September 4 - 10, 2011: Issue 22
Copyright Pittwater Online News, 2011.
Tibetan Thangka WHEEL OF LIFE Painting
Thangkas are traditional Tibetan painted tapestries or cloth scrolls designed as aids in meditation. Painted on cotton or linen, they usually contain images of deities and religious figures and often are representations of spiritual or historical events. Alike mandalas both making a thangka and gazing at one are regarded as forms of meditation. The idea is to lose oneself in thangka not express it. Traditionally, they were never bought or sold. [Source: Edward Wong, New York Times, March 29, 2009]
Thangkas (also spelled tankas) generally fall into 11 categories: 1) mandalas, 2) Tsokshing (Assembly Trees), 3) Tathagata Buddhas, 4) Patriarchs, 5) Avoliteshvara, 6) Buddha-Mother and female Bodhisattvas, 7) tutelary deities, 8) dharma-protecting deities, 9) Arhats. and 10) wrathful deities; and 11) other Bodhisattvas.
Wheel of Life or Bhavacakra
From Wikipedia, the free encyclopedia:
The Bhavacakra is a symbolic representation of samsara (or cyclic existence) found on the outside walls of Tibetan Buddhist temples and monasteries in the Indo-Tibet region. In the Mahayana Buddhist tradition, it is believed that the drawing was designed by the Buddha himself in order to help ordinary people understand the Buddhist teachings.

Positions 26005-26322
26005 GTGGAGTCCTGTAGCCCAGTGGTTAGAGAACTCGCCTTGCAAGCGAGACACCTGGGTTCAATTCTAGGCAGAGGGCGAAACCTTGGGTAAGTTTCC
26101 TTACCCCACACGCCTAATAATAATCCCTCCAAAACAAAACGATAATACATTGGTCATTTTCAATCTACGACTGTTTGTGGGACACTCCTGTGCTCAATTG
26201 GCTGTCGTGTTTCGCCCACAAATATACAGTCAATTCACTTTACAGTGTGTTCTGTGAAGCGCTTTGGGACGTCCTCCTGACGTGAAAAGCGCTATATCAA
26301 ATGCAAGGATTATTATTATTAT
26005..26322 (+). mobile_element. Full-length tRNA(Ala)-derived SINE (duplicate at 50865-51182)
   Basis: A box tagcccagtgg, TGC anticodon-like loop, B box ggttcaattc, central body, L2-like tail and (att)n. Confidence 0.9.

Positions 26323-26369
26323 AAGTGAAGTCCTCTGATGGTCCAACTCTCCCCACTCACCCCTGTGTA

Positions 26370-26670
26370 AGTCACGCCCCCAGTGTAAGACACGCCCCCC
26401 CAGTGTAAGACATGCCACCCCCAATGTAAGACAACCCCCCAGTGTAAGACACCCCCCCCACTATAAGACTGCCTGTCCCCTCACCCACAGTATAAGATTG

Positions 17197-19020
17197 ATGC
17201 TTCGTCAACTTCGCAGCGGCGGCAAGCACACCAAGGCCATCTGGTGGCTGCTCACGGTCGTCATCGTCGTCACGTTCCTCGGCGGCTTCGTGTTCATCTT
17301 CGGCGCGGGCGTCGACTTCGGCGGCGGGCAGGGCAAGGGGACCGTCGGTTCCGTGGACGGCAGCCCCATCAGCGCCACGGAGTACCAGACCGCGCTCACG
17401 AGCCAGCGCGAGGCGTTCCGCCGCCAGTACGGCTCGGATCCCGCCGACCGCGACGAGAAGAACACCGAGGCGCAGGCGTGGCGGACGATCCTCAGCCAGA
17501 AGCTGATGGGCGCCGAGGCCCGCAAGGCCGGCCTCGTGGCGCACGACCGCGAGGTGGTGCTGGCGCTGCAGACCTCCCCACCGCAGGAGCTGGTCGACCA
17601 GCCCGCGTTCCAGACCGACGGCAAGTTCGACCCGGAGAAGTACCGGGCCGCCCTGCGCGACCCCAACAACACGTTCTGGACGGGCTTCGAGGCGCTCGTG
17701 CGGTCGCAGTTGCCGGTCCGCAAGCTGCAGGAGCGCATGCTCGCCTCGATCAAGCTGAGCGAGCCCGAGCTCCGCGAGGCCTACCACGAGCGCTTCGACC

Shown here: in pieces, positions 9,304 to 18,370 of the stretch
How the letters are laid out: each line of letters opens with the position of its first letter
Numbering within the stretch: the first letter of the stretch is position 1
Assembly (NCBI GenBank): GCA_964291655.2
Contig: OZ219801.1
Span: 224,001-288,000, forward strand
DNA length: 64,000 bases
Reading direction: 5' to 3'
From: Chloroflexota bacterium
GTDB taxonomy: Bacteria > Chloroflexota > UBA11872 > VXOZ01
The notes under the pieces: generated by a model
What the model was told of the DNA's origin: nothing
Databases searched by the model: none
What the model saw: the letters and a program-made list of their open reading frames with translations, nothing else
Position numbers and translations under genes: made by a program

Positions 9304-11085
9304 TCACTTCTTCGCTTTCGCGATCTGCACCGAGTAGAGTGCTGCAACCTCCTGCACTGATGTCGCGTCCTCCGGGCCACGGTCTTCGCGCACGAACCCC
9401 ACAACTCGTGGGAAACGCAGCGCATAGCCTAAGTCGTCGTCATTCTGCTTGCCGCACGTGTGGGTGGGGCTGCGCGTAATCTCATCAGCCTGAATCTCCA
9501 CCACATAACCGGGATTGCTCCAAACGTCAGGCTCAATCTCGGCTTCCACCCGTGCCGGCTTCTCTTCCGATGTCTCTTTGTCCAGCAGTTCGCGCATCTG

Explanation of the diagram
The meanings of the main parts of the diagram are:
The images in the hub of the wheel represents the three poisons of ignorance, attachment and aversion.
The second layer represents karma.
The third layer represents the six realms of samsara.
The fourth layer represents the twelve links of dependent origination.
The fierce figure holding the wheel represents impermanence.
The buddha/moon above the wheel (top left in the image at left) represents liberation from samsara or cyclic existence.
The Buddha pointing to the moon (top right in the image at left) indicates that liberation is possible.
Symbolically, the three inner circles, moving from the center outward, show that the three poisons of ignorance, attachment, and aversion give rise to positive and negative actions; these actions and their results are called karma. Karma in turn gives rise to the six realms, which represent the different types of suffering within samsara.
The fourth and outer layer of the wheel symbolizes the twelve links of dependent origination; these links indicate how the sources of suffering—the three poisons and karma—produce lives within cyclic existence.
The fierce being holding the wheel represents impermanence; this symbolizes that the entire process of samsara or cyclic existence is impermanent, transient, constantly changing. The moon above the wheel indicates liberation. The Buddha is pointing to the moon, indicating that liberation from samsara is possible.
Bhavacakra. (2011, August 7). In Wikipedia, The Free Encyclopedia. Retrieved from http://en.wikipedia.org/w/index.php?title=Bhavacakra&oldid=443559122